Sunday, December 14, 2014

Alvvays, by Alvvays (Album of the Week)

You can’t dislike Alvvays.  You can ignore them if you like, but the fun, catchy pop found on this debut album is simply appealing.  If you don’t like Alvvays, there’s something wrong with you.

This album sounds like something from the past.  Other reviewers point to C86 and early REM.  I had to spend a little time on Wikipedia to find out what C86 was, and it turns out to be a cassette tape released by the British music magazine New Musical Express (NME) in 1986.  The cassette is credited with promoting “a guitar-based musical genre characterized by jangling guitars and melodic power pop song structures.”  If you already knew that, you’re hipper than I am.  If not, then I’ve made you marginally more hip, which, when you consider the source, must be mighty depressing.

Fortunately, this album is an upbeat antidote to that kind of brooding.  To me, it has a mid-70s sound with tambourines, electric guitars and a girlish voice.  On first listen, it reminds me of the Cowsills, the Partridge Family and, perhaps inspired by the second song on the album, the Archies.  This is pre-grunge, sparkling pure pop.

That second song, “Archie, Marry Me” is the centerpiece of the album.  Clever, catchy, self-confident and just a tiny bit edgy, it defines the approach taken by Alvvays throughout the album.  It includes sonic references to the early-70s pop world beyond the name “Archie” – including a few “Hey, hey’s” that you will likely follow with “Paula”, if you recall the old song.

But this is not just a sweet homage to pop songs of the past.  It’s hard to describe, but there is a bit of an edge to lead-singer’s Molly Rankin’s voice – a maturity that makes you take these sugar-dipped songs just a bit more seriously.  “The Agency Group” moves a bit past adoring toward stalking.  “Next of Kin” makes an accidental drowning sound like a fun surf song.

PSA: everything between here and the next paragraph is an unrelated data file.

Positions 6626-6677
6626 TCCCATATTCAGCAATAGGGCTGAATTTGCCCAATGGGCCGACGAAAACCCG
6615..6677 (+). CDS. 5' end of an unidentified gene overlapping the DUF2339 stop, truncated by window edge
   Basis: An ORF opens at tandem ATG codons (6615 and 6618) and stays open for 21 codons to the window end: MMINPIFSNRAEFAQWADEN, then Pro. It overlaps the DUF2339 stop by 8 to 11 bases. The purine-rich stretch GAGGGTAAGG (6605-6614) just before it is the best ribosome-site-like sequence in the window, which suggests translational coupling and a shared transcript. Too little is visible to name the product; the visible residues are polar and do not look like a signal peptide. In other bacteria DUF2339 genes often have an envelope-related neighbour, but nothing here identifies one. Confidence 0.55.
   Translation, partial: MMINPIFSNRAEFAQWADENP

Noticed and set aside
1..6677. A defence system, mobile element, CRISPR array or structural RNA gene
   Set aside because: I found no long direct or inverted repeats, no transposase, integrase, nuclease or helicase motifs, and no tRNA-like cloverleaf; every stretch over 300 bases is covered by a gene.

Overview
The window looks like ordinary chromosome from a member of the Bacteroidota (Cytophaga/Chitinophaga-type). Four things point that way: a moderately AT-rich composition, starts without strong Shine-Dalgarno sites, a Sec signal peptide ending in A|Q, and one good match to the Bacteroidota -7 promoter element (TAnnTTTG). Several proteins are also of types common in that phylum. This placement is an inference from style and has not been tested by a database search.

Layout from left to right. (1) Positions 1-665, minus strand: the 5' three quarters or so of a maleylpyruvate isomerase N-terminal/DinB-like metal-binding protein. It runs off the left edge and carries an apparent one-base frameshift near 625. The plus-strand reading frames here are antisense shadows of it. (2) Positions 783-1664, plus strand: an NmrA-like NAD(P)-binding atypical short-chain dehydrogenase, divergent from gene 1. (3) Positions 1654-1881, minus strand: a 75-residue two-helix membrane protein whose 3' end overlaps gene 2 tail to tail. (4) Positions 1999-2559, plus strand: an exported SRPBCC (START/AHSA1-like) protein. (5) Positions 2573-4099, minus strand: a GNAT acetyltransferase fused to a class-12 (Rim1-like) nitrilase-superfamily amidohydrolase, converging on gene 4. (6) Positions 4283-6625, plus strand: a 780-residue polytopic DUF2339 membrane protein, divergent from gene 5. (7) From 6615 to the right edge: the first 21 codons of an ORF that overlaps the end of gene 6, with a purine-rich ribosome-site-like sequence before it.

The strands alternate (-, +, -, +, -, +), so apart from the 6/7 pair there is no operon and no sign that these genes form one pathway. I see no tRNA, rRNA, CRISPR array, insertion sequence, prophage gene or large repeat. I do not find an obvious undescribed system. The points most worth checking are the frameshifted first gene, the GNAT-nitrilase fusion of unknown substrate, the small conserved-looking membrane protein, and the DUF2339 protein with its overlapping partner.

As I said at the beginning, you can’t dislike Alvvays, but it’s hard to imagine truly loving this album.  It’s a glossy surface with a few hints that there could be some really great stuff coming.  In this, their first album, Alvvays has set up a great, pretty sound, but they haven’t put much grit or soul into it.  I’m hopeful that the next album will be a bit less pretty and a lot more interesting.

Robin came up with a good description of how it feels to listen to this album: "The whole album is like peeking in a girl's diary.  Lot's of wistfully trying to figure out what is going on in the boy's head, wanting it to last, wanting it to start."

Next Up:  Things are going to be busy in the Ryan household for the rest of the year, so our next entry will be a ranking of what we've loved listening to this year.  

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